4. What other important issue faces your city, and what could your city council do to address it? All of the issues facing my city are important! I want the city council to be less about personal reputations than it is about good governance of the city’s and its residents’ resources. Middleton residents have a lot of concerns in two main categories: their personal economies and the livability of their city (including quality of life issues like safety, traffic, green space, and access to amenities and resources for all). The council needs to listen and respond to individual needs, but also keep the big picture in mind, and it needs to do it with more transparency.
1. What in your professional and community background qualifies you for this elective office? My wife and I chose to move to Middleton because of its excellent schools, wonderful parks, and growing job opportunities. For the past five years, I've been a remote worker for two different tech companies headquartered outside of Wisconsin. My professional experience will become more common in the years ahead as companies have the flexibility to hire anyone with an Internet connection no matter their location. Given that background, I believe the Middleton Common Council must work hard to ensure our community adapts to the changing nature of how we live, work, and play.
2. How would you plan to prepare your city for predicted consequences of climate change? On July 17, 2018 the Middleton Common Council unanimously approved a resolution to generate 100% of its energy from renewable sources by 2040. One month later, the city was devastated by massive flooding that destroyed area homes and businesses. Middleton must continue to lead on the issue of clean energy and simultaneously prepare for more adverse weather events in the years ahead. One thing the city could do is help citizens harvest their rainwater for irrigation and potentially even firefighting. City buildings could also have garden rooftops which absorb up to 80% of the rain that falls on them.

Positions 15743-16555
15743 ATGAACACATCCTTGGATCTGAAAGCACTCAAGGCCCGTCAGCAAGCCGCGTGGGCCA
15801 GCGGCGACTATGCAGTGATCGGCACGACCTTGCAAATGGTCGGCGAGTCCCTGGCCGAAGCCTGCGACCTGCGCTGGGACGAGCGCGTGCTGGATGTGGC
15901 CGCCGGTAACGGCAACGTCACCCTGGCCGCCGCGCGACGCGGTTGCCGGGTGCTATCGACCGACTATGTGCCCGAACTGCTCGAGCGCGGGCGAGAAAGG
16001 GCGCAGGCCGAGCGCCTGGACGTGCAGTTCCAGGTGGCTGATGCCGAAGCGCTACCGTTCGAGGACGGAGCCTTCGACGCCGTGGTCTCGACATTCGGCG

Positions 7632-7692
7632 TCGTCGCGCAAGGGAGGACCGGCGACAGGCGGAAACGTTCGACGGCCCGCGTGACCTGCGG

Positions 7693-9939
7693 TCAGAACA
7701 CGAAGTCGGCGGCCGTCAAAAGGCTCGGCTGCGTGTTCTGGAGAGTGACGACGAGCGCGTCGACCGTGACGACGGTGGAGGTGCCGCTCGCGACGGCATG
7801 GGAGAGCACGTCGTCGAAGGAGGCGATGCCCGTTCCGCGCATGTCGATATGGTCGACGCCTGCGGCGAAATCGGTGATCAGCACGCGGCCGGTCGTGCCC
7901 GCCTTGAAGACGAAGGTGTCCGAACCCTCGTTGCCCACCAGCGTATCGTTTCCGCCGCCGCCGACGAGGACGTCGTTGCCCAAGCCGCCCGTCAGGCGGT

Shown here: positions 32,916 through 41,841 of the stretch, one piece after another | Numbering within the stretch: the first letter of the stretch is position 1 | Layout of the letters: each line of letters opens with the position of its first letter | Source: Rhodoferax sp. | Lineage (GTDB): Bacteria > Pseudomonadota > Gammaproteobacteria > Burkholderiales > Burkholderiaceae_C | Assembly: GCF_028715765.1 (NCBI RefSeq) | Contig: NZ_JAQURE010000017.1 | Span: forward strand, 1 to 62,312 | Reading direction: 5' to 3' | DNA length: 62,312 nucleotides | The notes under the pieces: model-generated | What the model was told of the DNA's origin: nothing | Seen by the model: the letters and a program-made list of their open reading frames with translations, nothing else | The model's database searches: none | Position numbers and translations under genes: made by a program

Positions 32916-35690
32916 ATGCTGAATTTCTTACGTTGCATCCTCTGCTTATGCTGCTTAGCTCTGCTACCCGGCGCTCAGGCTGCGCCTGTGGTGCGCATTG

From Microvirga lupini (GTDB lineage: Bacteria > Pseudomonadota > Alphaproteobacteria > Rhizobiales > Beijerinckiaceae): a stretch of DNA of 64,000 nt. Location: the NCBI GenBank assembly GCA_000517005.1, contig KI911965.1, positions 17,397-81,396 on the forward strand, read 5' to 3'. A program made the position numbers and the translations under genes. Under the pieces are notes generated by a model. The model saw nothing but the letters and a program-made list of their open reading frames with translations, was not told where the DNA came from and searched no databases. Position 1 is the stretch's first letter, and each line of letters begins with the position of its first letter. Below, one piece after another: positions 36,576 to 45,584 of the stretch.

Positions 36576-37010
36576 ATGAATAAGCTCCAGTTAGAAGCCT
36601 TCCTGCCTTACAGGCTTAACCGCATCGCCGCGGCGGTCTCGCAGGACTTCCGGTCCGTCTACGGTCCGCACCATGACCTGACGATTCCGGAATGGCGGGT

3. Should your city take any steps to increase the availability of affordable housing? I bought my first home in Middleton and am very aware of the barriers to attainable housing for Millennials. Over the last couple of years, the city has increased the number of affordable apartments for families that prefer not to buy. The next step the City of Middleton can take is to create smaller lot sizes thus resulting in more dense single-family neighborhoods. More homes means more supply and thus more availability for individuals and families to move to Middleton.